Article

X-ray structure of papaya chitinase reveals the substrate binding mode of glycosyl hydrolase family 19 chitinases.

Service de Chimie Générale (CP: 206/4), Institut de Pharmacie, Université Libre de Bruxelles (ULB), Campus de la Plaine, Boulevard du Triomphe, B-1050 Brussels, Belgium.
Biochemistry (Impact Factor: 3.38). 08/2008; 47(32):8283-91. DOI: 10.1021/bi800655u
Source: PubMed

ABSTRACT The crystal structure of a chitinase from Carica papaya has been solved by the molecular replacement method and is reported to a resolution of 1.5 A. This enzyme belongs to family 19 of the glycosyl hydrolases. Crystals have been obtained in the presence of N-acetyl- d-glucosamine (GlcNAc) in the crystallization solution and two well-defined GlcNAc molecules have been identified in the catalytic cleft of the enzyme, at subsites -2 and +1. These GlcNAc moieties bind to the protein via an extensive network of interactions which also involves many hydrogen bonds mediated by water molecules, underlying their role in the catalytic mechanism. A complex of the enzyme with a tetra-GlcNAc molecule has been elaborated, using the experimental interactions observed for the bound GlcNAc saccharides. This model allows to define four major substrate interacting regions in the enzyme, comprising residues located around the catalytic Glu67 (His66 and Thr69), the short segment E89-R90 containing the second catalytic residue Glu89, the region 120-124 (residues Ser120, Trp121, Tyr123, and Asn124), and the alpha-helical segment 198-202 (residues Ile198, Asn199, Gly201, and Leu202). Water molecules from the crystal structure were introduced during the modeling procedure, allowing to pinpoint several additional residues involved in ligand binding that were not previously reported in studies of poly-GlcNAc/family 19 chitinase complexes. This work underlines the role played by water-mediated hydrogen bonding in substrate binding as well as in the catalytic mechanism of the GH family 19 chitinases. Finally, a new sequence motif for family 19 chitinases has been identified between residues Tyr111 and Tyr125.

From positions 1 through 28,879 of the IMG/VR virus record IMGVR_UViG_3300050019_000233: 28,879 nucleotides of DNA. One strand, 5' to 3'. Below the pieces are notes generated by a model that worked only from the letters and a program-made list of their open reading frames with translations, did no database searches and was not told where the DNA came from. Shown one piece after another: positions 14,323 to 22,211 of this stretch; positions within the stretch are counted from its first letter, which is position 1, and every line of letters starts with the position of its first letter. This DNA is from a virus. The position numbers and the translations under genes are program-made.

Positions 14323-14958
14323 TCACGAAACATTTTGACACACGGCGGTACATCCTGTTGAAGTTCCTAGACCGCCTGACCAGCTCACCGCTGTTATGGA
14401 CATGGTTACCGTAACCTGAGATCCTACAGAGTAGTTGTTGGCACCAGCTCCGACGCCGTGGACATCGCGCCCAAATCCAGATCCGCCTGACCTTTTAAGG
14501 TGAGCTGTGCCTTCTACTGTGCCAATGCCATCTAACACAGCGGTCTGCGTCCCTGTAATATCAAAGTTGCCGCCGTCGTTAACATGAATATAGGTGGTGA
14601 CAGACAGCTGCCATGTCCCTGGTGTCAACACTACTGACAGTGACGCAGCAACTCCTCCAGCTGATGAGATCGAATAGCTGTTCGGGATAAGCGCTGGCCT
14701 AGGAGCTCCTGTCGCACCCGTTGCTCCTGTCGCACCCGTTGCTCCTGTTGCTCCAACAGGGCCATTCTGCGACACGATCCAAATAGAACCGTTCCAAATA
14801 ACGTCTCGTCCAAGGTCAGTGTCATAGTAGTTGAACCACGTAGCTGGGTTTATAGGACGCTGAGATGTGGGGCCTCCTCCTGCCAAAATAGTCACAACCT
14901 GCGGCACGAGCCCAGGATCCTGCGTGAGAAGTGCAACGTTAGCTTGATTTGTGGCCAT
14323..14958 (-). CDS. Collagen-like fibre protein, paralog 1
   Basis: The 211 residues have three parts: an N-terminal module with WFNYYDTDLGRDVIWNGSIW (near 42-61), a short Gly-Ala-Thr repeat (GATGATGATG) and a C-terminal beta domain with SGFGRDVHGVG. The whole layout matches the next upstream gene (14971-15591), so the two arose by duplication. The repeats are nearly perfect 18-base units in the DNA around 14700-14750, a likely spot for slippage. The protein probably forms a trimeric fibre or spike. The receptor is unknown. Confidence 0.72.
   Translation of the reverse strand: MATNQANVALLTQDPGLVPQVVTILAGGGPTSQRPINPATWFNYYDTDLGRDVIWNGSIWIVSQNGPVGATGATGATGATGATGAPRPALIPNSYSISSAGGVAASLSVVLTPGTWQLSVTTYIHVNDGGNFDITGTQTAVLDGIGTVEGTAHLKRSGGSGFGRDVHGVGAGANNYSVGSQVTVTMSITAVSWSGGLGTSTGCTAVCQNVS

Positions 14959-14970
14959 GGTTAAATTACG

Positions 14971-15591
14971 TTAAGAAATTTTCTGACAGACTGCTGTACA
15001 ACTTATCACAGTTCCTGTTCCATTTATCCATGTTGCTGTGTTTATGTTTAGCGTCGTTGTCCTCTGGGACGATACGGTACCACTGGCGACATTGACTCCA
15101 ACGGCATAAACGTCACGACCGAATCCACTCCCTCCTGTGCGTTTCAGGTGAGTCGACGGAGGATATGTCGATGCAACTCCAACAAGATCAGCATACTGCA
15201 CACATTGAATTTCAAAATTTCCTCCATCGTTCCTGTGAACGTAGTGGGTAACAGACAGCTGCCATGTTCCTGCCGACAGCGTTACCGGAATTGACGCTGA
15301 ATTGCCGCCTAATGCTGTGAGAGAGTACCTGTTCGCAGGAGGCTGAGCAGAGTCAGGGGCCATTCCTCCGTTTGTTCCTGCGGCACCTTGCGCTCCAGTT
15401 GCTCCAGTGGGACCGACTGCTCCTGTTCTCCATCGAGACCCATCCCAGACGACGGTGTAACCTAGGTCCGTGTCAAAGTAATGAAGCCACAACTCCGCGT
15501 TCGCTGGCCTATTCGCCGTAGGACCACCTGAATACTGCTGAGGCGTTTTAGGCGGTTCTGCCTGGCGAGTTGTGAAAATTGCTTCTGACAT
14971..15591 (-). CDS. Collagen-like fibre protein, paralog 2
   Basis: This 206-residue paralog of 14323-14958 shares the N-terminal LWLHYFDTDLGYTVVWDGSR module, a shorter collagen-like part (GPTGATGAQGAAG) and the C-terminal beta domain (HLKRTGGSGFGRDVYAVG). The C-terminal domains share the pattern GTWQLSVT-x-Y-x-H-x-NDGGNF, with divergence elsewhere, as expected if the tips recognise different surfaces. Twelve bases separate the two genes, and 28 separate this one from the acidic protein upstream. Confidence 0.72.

0 Bookmarks
 · 
132 Views
  • Source
    [Show abstract] [Hide abstract]
    ABSTRACT: Plants express chitinase and chitinase-like proteins (CLP) belonging to the glycosyl hydrolases of the GH18 and GH19 families, which exhibit varied functions. CLPs in the GH18 family have been structurally and functionally characterized; however, there are no structures available for any member of the GH19 family. In this study, two CLPs of the GH19 family from the rubber tree Hevea brasiliensis (HbCLP1 and HbCLP2) were cloned, expressed, and characterized. HbCLP1 was identical to the allergen Hev b 11.0101 previously described by others, while HbCLP2 was a novel isoform exhibiting an unusual half chitin-binding domain before the catalytic domain (CatD). Sequence alignments showed that in both proteins, the catalytic residues Glu117 and Glu147 in HbCLP1 and HbCLP2, respectively, were mutated to Ala, accounting for the lack of activity. Nonetheless, both CLPs bound chitin and chitotriose (GlcNAc)3 with high affinities, as evaluated with chitin-affinity chromatography and tryptophan fluorescence experiments. The chitin binding domains (CBD) also bound chitotriose with even higher affinities. The crystal structures of the HbCLP1-isolated domains were determined at high resolution. The analysis of the crystallographic models and docking experiments using (GlcNAc)6 oligosaccharides provide evidence of the residues involved in sugar binding. Endochitinase activity was restored in both proteins by mutating residues A117E (HbCLP1) and A147E (HbCLP2); the distance between the catalytic proton donor and the catalytic nucleophile in the in silico mutated residues was 9.5 Å, as occurs in inverting enzymes. HbCLP1 and HbCLP2 were highly thermostable and exhibited antifungal activity against Alternaria alternate, suggesting their participation in plant defense mechanisms.This article is protected by copyright. All rights reserved.